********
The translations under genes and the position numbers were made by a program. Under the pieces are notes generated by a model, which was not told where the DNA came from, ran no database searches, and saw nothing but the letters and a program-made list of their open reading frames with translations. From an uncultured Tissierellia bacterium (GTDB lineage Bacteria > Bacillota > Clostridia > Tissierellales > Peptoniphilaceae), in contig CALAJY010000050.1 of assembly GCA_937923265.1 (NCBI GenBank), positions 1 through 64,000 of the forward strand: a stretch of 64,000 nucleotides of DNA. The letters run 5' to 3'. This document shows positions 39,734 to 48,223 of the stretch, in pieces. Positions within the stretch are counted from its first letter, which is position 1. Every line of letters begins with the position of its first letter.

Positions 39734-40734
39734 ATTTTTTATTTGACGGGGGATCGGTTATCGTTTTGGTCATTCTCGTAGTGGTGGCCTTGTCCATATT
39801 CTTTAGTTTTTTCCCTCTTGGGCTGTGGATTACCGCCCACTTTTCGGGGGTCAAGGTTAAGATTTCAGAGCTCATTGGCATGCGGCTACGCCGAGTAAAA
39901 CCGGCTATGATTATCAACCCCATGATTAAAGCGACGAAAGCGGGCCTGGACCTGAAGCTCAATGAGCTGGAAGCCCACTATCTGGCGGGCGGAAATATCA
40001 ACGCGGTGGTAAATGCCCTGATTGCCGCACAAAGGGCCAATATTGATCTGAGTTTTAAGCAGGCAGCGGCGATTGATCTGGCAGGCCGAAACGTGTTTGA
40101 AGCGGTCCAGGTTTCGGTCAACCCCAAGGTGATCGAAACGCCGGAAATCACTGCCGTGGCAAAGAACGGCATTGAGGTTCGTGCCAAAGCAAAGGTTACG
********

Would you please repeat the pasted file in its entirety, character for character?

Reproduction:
The translations under genes and the position numbers were made by a program. Under the pieces are notes generated by a model, which was not told where the DNA came from, ran no database searches, and saw nothing but the letters and a program-made list of their open reading frames with translations. From an uncultured Tissierellia bacterium (GTDB lineage Bacteria > Bacillota > Clostridia > Tissierellales > Peptoniphilaceae), in contig CALAJY010000050.1 of assembly GCA_937923265.1 (NCBI GenBank), positions 1 through 64,000 of the forward strand: a stretch of 64,000 nucleotides of DNA. The letters run 5' to 3'. This document shows positions 39,734 to 48,223 of the stretch, in pieces. Positions within the stretch are counted from its first letter, which is position 1. Every line of letters begins with the position of its first letter.

Positions 39734-40734
39734 ATTTTTTATTTGACGGGGGATCGGTTATCGTTTTGGTCATTCTCGTAGTGGTGGCCTTGTCCATATT
39801 CTTTAGTTTTTTCCCTCTTGGGCTGTGGATTACCGCCCACTTTTCGGGGGTCAAGGTTAAGATTTCAGAGCTCATTGGCATGCGGCTACGCCGAGTAAAA
39901 CCGGCTATGATTATCAACCCCATGATTAAAGCGACGAAAGCGGGCCTGGACCTGAAGCTCAATGAGCTGGAAGCCCACTATCTGGCGGGCGGAAATATCA
40001 ACGCGGTGGTAAATGCCCTGATTGCCGCACAAAGGGCCAATATTGATCTGAGTTTTAAGCAGGCAGCGGCGATTGATCTGGCAGGCCGAAACGTGTTTGA
40101 AGCGGTCCAGGTTTCGGTCAACCCCAAGGTGATCGAAACGCCGGAAATCACTGCCGTGGCAAAGAACGGCATTGAGGTTCGTGCCAAAGCAAAGGTTACG